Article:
Williams Gateway Airport’s governing board agreed Monday to negotiate a revised lease with a company that is planning to greatly increase flight training activity at the airport.
Advanced Training Systems International, which has about 65 employees at the airport and trains fighter pilots from all over the world, is trying to land a contract that would more than double its work force and require a renegotiation of its lease.
Airport development director Casey Denny said if ATSI succeeds, it will bring 16 F-16 fighter jets to the airport, which could generate 2,500 to 10,000 takeoffs and landings a year. It could also bring 200 jobs.
Denny said he couldn’t disclose what company ATSI is negotiating with, and company executives could not be reached for comment.
Mesa Mayor Keno Hawker asked if the extra training traffic could reduce the airport’s capacity to handle the commercial traffic envisioned when it rose from the site of the closed Williams Air Force Base 10 years ago.
Denny said the highest traffic volumes projected for the year 2020 still are about 13,000 takeoffs and landings short of the airport’s capacity.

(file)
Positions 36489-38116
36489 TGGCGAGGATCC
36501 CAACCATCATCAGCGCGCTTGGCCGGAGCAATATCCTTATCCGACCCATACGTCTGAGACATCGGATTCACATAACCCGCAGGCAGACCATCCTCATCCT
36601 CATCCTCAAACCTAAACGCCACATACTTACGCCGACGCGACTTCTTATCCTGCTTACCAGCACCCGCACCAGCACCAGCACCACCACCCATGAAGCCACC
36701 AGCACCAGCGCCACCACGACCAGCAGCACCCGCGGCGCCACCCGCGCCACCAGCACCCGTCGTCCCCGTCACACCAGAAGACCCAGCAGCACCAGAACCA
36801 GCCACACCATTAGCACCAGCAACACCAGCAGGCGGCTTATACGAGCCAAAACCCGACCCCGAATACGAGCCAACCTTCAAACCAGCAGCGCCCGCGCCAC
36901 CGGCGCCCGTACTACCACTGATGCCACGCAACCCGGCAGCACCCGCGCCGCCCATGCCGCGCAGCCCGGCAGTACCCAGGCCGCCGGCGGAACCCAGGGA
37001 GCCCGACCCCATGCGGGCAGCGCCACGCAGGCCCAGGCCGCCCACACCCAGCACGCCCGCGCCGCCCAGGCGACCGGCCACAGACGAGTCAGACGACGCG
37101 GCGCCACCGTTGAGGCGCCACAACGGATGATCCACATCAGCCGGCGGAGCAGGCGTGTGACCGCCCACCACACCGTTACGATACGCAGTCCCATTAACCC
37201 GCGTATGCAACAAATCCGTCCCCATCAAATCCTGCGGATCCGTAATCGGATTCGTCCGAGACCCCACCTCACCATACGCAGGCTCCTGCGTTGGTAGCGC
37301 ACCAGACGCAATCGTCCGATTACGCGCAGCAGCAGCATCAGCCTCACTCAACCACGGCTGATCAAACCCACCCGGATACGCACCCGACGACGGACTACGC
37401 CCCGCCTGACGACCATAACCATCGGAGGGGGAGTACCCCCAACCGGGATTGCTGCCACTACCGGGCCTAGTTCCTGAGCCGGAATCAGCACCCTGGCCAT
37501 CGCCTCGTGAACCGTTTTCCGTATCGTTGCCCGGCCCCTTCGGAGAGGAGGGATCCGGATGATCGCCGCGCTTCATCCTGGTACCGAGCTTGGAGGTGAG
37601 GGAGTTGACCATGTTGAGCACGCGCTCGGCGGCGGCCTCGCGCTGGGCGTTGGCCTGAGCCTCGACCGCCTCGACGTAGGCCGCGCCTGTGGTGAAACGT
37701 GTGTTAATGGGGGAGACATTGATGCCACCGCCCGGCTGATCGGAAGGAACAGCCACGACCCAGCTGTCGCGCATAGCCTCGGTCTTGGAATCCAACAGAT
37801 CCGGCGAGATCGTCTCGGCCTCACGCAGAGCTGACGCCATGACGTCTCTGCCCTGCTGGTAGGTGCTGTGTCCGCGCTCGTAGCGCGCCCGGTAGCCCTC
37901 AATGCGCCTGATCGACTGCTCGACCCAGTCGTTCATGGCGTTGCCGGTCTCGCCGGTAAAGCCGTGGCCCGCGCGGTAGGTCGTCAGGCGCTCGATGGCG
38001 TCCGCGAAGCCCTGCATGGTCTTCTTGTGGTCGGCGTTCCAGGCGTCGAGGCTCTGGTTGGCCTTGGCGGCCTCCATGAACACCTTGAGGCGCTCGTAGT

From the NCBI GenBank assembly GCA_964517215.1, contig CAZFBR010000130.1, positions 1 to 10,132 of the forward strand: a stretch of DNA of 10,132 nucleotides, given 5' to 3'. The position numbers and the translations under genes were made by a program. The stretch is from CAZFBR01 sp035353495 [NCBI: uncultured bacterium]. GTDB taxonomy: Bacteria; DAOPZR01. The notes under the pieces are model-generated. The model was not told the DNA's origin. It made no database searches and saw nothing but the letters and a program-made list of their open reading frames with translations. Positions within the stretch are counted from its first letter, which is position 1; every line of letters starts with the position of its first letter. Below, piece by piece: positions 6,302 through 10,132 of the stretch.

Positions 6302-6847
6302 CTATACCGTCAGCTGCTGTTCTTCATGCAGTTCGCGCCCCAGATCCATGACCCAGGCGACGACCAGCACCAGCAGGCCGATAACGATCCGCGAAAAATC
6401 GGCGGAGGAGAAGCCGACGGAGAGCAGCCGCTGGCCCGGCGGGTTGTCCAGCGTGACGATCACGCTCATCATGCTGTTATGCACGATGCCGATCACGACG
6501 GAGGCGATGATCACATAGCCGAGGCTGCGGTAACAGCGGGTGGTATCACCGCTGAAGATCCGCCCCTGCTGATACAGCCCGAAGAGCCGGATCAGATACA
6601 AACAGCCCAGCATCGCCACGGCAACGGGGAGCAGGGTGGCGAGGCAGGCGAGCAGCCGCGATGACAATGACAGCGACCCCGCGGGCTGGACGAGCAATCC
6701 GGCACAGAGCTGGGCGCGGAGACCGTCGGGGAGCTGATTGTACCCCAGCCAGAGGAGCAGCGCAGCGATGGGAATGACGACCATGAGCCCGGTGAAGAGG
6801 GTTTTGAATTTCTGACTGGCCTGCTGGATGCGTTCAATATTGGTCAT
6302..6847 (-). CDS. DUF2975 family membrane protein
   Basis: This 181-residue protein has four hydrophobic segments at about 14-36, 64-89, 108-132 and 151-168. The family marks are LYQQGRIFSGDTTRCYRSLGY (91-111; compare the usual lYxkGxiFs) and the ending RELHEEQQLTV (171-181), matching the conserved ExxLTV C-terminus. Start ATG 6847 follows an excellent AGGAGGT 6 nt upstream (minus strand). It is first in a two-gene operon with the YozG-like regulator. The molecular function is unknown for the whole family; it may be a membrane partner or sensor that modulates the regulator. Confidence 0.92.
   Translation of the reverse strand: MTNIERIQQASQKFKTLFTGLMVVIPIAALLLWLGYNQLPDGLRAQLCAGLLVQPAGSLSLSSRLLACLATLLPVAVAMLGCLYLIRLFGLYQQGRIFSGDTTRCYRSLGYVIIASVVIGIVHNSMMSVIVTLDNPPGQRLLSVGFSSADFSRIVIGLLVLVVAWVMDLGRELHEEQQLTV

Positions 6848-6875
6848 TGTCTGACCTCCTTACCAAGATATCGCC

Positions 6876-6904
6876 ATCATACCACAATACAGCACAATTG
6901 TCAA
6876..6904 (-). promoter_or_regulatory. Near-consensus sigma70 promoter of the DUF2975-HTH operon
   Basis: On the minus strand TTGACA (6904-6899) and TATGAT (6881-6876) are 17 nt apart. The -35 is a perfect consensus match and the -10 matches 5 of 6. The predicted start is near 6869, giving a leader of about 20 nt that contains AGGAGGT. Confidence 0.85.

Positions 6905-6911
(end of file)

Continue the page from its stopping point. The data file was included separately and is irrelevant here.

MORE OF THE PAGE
The board’s direction came at the end of its annual retreat, during which funding and other goals are set for the coming year.
Airport authority executive director Lynn Kusy said ATSI traffic could have payoffs for the airport beyond a larger lease payment.
"We have huge needs, and we need to ask, how much will this help our federal lobbying?" he said.
Board members agreed other local governments should be encouraged to consider joining the airport authority, which would lighten the financial load carried by the current four member governments, which together contribute $3 million to $4 million annually to the airport budget.